Posts Tagged ‘family’


When my cousin Rob was struck by lightning, he woke up under his own dining room table and lay there for a few minutes trying to decide if he was dead. He has never First Snowbeen a big believer in his own soul, so the thought that he might be dead and yet somehow still under the table cogitating caused him some concern.

Eventually he decided that dead would probably hurt less, and he crawled out, discovering in the process that while he was alive, all of his electronics were not. He never even found all of his cell phone. What he said later was, “Grandaddy was right.”

Our grandfather lived much of his life in fear of all things meteorological, plus snakes and moving water. In summer, he would squint at the horizon and say, “It looks like it’s going to come a thunderstorm.” In winter, he did the same squint and said “Feels like snow.” My mother grew up seriously afraid of storms and used to spend them in the (enclosed) staircase of our house, while my sister and I watched from the windows. She counted that as one of her greatest achievements—she didn’t pass on her fear.

And yet there is a genetics that goes deeper than experience, and that is why I am not a fan of snow. Where I grew up, snow was not your white, fluffy friend. Out in the country, people stayed put, or if they had to drive, they did so slowly, with chains, and even then sometimes spent the night in their cars when things went bad on Max Creek Hill or Lowman Hill. Nobody went joyriding in the snow because if you slid off the road somewhere, it might take days to dig you out, and in the meantime, who was going to take care of the cows?
So even now, I have a “Who is going to take care of the cows?” mentality. My Beloved has to get to work no matter what, because hospitals do not close due to weather conditions. Our friend the letter carrier will carry mail, and our friend the state police officer will patrol. I just can’t do the happy dance when it snows.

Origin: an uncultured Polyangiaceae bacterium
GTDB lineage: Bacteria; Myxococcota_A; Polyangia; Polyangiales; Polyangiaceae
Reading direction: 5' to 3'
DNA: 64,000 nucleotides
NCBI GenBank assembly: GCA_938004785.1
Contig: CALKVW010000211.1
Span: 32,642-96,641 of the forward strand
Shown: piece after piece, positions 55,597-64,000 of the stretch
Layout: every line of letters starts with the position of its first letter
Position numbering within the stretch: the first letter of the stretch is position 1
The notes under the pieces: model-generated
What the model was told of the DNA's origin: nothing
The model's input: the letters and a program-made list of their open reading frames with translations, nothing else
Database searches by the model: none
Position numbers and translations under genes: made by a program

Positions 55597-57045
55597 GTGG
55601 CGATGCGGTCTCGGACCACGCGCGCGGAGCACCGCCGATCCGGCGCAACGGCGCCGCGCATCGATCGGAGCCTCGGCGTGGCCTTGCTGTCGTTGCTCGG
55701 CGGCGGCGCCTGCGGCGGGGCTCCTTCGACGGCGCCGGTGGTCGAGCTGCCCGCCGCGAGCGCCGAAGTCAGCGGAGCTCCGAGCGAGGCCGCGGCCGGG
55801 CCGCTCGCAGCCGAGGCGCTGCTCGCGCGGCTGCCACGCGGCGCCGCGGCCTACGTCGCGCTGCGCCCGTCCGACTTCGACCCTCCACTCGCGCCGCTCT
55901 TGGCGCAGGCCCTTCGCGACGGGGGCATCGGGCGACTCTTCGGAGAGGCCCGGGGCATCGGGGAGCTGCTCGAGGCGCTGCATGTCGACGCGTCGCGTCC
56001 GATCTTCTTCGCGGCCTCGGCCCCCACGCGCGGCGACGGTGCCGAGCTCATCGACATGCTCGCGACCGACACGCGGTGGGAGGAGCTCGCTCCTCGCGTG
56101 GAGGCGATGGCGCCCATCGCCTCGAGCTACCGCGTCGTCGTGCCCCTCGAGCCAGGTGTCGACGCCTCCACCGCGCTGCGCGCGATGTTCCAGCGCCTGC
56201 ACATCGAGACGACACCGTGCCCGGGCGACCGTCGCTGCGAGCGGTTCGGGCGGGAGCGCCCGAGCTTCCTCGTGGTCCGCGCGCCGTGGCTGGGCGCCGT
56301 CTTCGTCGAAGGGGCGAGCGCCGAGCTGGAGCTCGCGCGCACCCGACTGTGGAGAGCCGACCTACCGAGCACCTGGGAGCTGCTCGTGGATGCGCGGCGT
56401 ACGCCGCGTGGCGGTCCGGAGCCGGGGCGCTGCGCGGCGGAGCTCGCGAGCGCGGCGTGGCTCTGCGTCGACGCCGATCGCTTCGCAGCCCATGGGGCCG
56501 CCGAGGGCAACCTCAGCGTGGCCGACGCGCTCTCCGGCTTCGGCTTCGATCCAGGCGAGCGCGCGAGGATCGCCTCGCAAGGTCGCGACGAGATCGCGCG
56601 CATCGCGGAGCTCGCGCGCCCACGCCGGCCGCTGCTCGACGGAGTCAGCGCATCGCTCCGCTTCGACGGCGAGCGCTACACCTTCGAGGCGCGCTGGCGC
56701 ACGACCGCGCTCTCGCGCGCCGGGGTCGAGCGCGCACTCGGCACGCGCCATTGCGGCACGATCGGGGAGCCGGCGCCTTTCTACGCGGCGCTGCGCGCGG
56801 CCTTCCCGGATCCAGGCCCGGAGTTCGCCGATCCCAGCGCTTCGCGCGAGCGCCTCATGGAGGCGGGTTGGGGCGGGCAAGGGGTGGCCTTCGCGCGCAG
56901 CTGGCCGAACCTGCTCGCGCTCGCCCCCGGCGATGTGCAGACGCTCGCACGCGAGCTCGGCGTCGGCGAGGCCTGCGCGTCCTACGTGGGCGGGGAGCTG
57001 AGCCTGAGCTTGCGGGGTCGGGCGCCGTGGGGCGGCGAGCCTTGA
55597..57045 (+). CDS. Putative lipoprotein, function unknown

But there’s this: My Beloved was able to get home on Thursday evening before 81 shut down. By that time, the roads weren’t too bad, thanks to people who, metaphorically, take care of the cows. Our whole street came out to shovel yesterday; it was a party, albeit a little short on canapés and booze. Watching the dog trying to find a place to poop cracks me up. It’s the little things that matter, when the world slows down for snow.

This morning, I finished another quilt top and had bacon for breakfast for the second day in a row. The guys are downstairs watching basketball, and there might be music later. I have yet to be struck by lightning, and Rob does not pick up radio stations with his teeth, so perhaps the world is not as scary as I’m genetically programmed to believe it is.

But it will be okay with me if this is the last snow of the season . . .


Ain’t Misbehavin’ (Much)

July in Rodanthe, 2011

Okay, I promised a blog post yesterday and forgot that, as fast as things seem to be moving for me these days, they are at a fraction of the pre-June 27th speed.  It’s not just the physical movement that’s slow, but also the fact that, as my surgeon told my husband, “She’s a bleeder,” and I have a very low red blood count right now thanks to that.

Blood is important, turns out.  I had to have some extra before it was all over, and it will be a while before my body picks up the slack.  That’s okay.  We are eleven days post-surgery, we have fancy new hip joint that doesn’t hurt us, our back has stopped with the fierce spasm it had for nine days, and we are so grateful for so many things.